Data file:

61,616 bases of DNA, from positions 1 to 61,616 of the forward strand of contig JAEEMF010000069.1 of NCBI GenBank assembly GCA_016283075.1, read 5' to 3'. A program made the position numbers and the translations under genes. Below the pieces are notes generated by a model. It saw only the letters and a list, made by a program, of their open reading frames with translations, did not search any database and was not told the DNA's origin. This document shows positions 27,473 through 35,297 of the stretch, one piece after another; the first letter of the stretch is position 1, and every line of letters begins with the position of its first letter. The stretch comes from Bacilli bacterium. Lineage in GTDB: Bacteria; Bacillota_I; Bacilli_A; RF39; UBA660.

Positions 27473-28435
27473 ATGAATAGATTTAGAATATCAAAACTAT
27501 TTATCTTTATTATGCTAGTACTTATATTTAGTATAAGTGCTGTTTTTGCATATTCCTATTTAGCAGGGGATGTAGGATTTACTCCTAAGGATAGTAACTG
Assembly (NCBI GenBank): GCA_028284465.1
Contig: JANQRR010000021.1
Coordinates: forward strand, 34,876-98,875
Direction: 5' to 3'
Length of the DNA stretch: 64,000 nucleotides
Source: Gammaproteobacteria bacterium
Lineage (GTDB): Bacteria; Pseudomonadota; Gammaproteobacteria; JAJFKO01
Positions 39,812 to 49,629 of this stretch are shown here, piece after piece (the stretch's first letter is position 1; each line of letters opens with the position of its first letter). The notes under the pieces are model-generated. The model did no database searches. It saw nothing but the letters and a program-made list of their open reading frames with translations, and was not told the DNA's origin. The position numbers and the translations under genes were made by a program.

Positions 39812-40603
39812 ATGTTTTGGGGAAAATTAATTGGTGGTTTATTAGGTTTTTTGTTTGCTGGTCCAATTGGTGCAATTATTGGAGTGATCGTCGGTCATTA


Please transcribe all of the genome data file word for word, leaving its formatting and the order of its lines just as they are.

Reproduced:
61,616 bases of DNA, from positions 1 to 61,616 of the forward strand of contig JAEEMF010000069.1 of NCBI GenBank assembly GCA_016283075.1, read 5' to 3'. A program made the position numbers and the translations under genes. Below the pieces are notes generated by a model. It saw only the letters and a list, made by a program, of their open reading frames with translations, did not search any database and was not told the DNA's origin. This document shows positions 27,473 through 35,297 of the stretch, one piece after another; the first letter of the stretch is position 1, and every line of letters begins with the position of its first letter. The stretch comes from Bacilli bacterium. Lineage in GTDB: Bacteria; Bacillota_I; Bacilli_A; RF39; UBA660.

Positions 27473-28435
27473 ATGAATAGATTTAGAATATCAAAACTAT
27501 TTATCTTTATTATGCTAGTACTTATATTTAGTATAAGTGCTGTTTTTGCATATTCCTATTTAGCAGGGGATGTAGGATTTACTCCTAAGGATAGTAACTG
Assembly (NCBI GenBank): GCA_028284465.1
Contig: JANQRR010000021.1
Coordinates: forward strand, 34,876-98,875
Direction: 5' to 3'
Length of the DNA stretch: 64,000 nucleotides
Source: Gammaproteobacteria bacterium
Lineage (GTDB): Bacteria; Pseudomonadota; Gammaproteobacteria; JAJFKO01
Positions 39,812 to 49,629 of this stretch are shown here, piece after piece (the stretch's first letter is position 1; each line of letters opens with the position of its first letter). The notes under the pieces are model-generated. The model did no database searches. It saw nothing but the letters and a program-made list of their open reading frames with translations, and was not told the DNA's origin. The position numbers and the translations under genes were made by a program.

Positions 39812-40603
39812 ATGTTTTGGGGAAAATTAATTGGTGGTTTATTAGGTTTTTTGTTTGCTGGTCCAATTGGTGCAATTATTGGAGTGATCGTCGGTCATTA